Science 3: The Rock Cycle

Today's lesson is on the rock cycle. Spoiler alert: it's way less effective at getting you to school than a bicycle. There's a reason wheels are made of rubber.

3rd GradeScience
LanguageEnglish Language

Transcript

00:31

be classified into three different types:

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Igneous, metamorphic, and sedimentary – and all three have their own specific properties, as well as uses.

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Igneous rocks are rocks that were once, well, not so rocky.

00:43

Kind of like music, before Elvis hit the scene. [Elvis singing on stage]

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But back to the rocks…what we mean by "not so rocky" is that igneous rocks weren't always rocks.

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They actually start as liquefied rock, bubbling deep down below the surface of the planet, [Lava bubbling]

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where they're melted by the Earth's core.

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Once the molten rock comes up to the surface and gets some fresh air, it rapidly cools off. [Molten rock appears from mountain]

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And when it does, it turns back into solid rock.

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Examples of igneous rock include granite, basalt and obsidian.

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And igneous rocks tend to be pretty darn cool looking, which is why they're often used by [Kitchen appears]

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interior designers to make things like countertops, backsplashes, sinks, floors, and tabletops.

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We heard some designers wanted to use them for mattresses…kinda glad that never caught on. [Girl sleeping on rock mattress]

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Next, we've got metamorphic rocks.

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These rocks are also created by heat, but they skipped that whole messy "liquefied" phase. [Coop discussing metamorphic rocks]

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When a rock is exposed to extreme heat – but not enough heat to straight-up melt it – it

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can still be affected by it, and transform into a new, metamorphic type of rock. [Rock goes into super heat machine]

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Kind of like when Pokémon evolve, but…way less interesting to watch.

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Because so much heat is needed to make them, metamorphic rocks are usually found below [Metamorphic rocks under earths surface]

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the earth's surface or near volcanoes. Examples include jade, marble and slate.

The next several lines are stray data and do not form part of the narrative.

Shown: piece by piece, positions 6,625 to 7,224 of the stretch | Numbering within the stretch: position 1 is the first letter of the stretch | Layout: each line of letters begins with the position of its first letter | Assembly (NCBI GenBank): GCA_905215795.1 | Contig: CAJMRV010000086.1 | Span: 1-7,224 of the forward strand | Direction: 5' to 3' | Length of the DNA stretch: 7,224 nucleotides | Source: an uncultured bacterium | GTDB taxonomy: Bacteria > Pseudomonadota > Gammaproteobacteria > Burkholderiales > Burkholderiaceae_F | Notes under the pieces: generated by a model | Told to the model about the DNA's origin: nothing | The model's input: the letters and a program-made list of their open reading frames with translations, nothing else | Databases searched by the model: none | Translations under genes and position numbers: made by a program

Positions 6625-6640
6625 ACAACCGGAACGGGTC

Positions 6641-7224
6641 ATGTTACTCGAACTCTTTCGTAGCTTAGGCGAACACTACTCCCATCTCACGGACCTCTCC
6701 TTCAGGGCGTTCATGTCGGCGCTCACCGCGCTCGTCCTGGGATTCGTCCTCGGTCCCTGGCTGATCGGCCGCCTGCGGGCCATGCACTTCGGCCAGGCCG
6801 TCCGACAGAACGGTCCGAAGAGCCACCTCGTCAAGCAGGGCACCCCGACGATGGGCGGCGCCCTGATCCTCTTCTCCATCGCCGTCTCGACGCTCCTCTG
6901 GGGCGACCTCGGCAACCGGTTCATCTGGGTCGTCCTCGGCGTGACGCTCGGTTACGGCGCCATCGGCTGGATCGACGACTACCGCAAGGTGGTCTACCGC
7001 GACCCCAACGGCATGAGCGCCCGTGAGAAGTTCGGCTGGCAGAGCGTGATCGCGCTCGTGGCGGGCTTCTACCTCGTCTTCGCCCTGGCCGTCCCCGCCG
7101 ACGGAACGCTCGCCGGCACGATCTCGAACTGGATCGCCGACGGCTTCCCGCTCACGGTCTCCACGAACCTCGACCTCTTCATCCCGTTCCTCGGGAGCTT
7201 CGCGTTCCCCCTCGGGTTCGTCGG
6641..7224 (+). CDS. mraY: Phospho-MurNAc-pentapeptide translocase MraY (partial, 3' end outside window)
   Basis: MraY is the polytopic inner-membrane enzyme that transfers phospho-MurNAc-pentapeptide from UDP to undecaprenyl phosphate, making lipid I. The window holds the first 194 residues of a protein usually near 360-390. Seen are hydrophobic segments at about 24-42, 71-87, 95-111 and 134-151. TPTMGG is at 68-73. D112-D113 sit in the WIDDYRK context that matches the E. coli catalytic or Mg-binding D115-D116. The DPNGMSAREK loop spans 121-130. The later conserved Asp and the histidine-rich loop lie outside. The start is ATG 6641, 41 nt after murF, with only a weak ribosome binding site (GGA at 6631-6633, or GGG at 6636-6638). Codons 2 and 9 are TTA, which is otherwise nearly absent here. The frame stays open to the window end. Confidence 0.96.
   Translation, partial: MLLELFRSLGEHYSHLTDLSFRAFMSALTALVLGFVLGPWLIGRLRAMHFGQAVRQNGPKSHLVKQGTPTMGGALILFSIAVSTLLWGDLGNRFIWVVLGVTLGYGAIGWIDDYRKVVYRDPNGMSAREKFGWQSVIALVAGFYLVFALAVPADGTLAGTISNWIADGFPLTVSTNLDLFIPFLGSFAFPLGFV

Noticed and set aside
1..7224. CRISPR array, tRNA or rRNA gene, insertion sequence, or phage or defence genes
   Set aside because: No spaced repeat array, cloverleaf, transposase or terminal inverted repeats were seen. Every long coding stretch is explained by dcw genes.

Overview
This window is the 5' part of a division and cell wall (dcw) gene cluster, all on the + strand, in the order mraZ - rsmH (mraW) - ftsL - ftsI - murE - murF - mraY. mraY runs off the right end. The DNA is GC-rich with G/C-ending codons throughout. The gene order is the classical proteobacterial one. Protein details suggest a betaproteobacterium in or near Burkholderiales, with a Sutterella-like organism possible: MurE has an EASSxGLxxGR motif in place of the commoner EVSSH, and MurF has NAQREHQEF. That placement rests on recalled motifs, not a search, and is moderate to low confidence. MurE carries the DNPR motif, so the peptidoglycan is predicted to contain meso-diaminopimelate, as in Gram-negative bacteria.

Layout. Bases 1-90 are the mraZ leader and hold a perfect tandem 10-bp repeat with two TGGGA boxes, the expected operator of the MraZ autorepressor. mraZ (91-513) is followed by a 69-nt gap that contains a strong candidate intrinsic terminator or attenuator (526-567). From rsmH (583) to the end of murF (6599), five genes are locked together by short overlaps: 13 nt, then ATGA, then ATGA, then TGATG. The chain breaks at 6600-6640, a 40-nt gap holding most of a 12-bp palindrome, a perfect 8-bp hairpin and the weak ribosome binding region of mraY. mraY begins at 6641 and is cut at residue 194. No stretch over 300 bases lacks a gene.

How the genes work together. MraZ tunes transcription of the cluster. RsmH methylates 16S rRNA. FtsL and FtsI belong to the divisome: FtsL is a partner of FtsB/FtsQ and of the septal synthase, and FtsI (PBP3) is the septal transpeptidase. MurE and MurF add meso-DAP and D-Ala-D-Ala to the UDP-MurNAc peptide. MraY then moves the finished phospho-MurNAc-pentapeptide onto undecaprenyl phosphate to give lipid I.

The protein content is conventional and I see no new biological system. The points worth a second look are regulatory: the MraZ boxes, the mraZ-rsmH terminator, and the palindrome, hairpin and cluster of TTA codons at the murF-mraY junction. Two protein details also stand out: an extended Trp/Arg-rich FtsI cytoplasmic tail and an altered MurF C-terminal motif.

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Metamorphic rocks have been used in art, sculpture, and construction throughout the history of

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humanity – from the Ancient Greeks carving marble statues and columns to roofers using [Ancient greek statue appears]

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slate tiles today. Then we've got sedimentary rocks, which are

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formed on the surface of the earth when different rock sediments are fused together over time. [Dino discussing sedimentary rocks]

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Sedimentary rock is the most common type of rock to be found on the earth's surface, and

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include sandstone, amber, and limestone, which does not taste like limes…

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Trust us on this one. [Girl at restaurant table with menu]

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Since sedimentary rocks are so common and plentiful, we regularly use them in construction

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– if something is made from cement, sand, or gravel, well then it's made from sedimentary rocks.

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Take one look at a city and you're basically just looking at rearranged sedimentary rocks.

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And you thought we were long past the stone age. [Cave man in New York]

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Clearly, rocks are essential to human civilization – without them, we'd be living in, well, dirt.

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But rocks aren't exactly…perfect.

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One of its biggest drawbacks is that natural weather like wind and rain can take its toll [Rock in street being rained on]

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on rock, eventually eroding and weathering it.

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Buildings can erode...

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Ancient art can deteriorate...

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And even that gorgeous marble sink might eventually erode from use – though you might need to [Marble sink eroding from water]

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give it a few thousand years.

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But hey – considering the Earth so generously offered us all of this amazing rock for free,

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we probably shouldn't be complaining.